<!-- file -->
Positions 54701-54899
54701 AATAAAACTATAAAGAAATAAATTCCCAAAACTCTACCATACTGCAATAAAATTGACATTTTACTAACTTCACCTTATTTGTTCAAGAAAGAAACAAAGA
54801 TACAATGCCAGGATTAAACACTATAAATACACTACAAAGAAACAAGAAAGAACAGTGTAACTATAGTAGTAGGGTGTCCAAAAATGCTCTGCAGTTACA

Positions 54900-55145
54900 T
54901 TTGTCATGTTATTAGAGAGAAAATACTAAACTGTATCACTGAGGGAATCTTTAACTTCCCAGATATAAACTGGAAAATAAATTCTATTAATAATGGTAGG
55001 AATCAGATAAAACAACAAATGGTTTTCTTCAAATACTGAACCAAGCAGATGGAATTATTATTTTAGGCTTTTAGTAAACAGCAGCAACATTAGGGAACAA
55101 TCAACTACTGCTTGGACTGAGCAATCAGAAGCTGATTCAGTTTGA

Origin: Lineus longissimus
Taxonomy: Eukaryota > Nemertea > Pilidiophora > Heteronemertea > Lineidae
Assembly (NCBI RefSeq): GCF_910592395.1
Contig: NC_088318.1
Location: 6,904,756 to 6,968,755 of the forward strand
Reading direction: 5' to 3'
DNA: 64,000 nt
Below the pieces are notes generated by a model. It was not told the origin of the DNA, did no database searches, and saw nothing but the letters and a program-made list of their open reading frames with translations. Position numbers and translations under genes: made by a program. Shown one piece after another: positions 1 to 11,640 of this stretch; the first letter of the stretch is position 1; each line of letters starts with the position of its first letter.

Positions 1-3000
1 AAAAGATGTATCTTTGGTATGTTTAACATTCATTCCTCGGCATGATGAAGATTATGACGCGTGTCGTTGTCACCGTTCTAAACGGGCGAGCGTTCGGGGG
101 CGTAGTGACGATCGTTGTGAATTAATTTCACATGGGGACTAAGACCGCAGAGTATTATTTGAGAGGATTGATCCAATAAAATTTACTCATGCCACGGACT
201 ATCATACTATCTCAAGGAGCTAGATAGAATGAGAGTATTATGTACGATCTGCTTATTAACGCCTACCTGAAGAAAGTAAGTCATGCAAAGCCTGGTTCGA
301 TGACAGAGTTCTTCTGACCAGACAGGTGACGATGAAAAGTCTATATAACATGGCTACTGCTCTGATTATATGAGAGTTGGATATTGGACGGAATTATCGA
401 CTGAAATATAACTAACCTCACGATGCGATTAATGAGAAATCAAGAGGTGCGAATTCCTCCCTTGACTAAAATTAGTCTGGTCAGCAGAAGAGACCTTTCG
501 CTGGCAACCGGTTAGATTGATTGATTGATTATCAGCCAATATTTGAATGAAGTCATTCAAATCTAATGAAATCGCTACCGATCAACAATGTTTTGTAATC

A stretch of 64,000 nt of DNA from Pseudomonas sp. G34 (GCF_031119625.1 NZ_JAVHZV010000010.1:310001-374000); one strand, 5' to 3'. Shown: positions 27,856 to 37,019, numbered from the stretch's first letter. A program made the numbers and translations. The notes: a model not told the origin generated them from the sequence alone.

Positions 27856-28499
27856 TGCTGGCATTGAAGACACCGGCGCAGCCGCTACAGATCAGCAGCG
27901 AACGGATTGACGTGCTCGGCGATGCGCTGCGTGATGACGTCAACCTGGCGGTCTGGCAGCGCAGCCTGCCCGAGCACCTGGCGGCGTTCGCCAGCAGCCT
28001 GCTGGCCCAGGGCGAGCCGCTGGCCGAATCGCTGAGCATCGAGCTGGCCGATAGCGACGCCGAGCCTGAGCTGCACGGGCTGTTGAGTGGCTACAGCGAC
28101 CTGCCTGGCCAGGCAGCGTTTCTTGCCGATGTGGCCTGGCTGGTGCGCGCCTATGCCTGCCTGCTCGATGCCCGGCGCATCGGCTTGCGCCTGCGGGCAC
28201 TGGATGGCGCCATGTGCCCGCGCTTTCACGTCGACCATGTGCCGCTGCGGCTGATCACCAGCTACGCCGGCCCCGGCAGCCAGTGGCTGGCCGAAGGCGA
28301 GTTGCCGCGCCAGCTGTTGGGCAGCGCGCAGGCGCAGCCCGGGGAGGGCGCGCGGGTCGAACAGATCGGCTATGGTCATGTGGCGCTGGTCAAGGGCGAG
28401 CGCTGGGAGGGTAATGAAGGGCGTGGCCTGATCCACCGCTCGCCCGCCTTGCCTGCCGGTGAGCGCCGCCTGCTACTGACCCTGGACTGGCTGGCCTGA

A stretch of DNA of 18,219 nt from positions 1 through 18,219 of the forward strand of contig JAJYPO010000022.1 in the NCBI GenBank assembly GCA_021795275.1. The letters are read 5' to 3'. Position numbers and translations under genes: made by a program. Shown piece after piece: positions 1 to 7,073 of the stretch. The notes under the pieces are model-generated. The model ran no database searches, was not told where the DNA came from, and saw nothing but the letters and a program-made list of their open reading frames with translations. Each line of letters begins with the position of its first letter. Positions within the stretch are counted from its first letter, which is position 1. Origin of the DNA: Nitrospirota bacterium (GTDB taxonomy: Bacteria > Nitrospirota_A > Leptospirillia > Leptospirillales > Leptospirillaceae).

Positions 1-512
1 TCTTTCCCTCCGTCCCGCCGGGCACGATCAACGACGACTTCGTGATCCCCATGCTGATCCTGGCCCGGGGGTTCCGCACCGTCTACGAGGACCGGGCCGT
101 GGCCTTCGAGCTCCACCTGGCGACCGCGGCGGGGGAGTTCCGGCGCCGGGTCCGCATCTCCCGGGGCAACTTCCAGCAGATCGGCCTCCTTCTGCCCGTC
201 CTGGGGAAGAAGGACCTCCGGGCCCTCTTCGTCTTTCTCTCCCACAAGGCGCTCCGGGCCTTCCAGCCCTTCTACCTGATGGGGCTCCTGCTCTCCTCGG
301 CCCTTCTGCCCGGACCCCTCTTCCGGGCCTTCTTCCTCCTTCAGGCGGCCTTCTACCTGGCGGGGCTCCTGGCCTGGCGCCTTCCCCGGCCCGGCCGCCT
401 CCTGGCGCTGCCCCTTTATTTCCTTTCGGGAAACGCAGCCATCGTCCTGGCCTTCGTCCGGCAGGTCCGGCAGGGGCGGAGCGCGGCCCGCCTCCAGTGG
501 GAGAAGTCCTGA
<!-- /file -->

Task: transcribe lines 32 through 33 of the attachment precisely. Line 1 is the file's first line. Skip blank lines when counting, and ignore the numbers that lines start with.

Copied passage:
28401 CGCTGGGAGGGTAATGAAGGGCGTGGCCTGATCCACCGCTCGCCCGCCTTGCCTGCCGGTGAGCGCCGCCTGCTACTGACCCTGGACTGGCTGGCCTGA

A stretch of DNA of 18,219 nt from positions 1 through 18,219 of the forward strand of contig JAJYPO010000022.1 in the NCBI GenBank assembly GCA_021795275.1. The letters are read 5' to 3'. Position numbers and translations under genes: made by a program. Shown piece after piece: positions 1 to 7,073 of the stretch. The notes under the pieces are model-generated. The model ran no database searches, was not told where the DNA came from, and saw nothing but the letters and a program-made list of their open reading frames with translations. Each line of letters begins with the position of its first letter. Positions within the stretch are counted from its first letter, which is position 1. Origin of the DNA: Nitrospirota bacterium (GTDB taxonomy: Bacteria > Nitrospirota_A > Leptospirillia > Leptospirillales > Leptospirillaceae).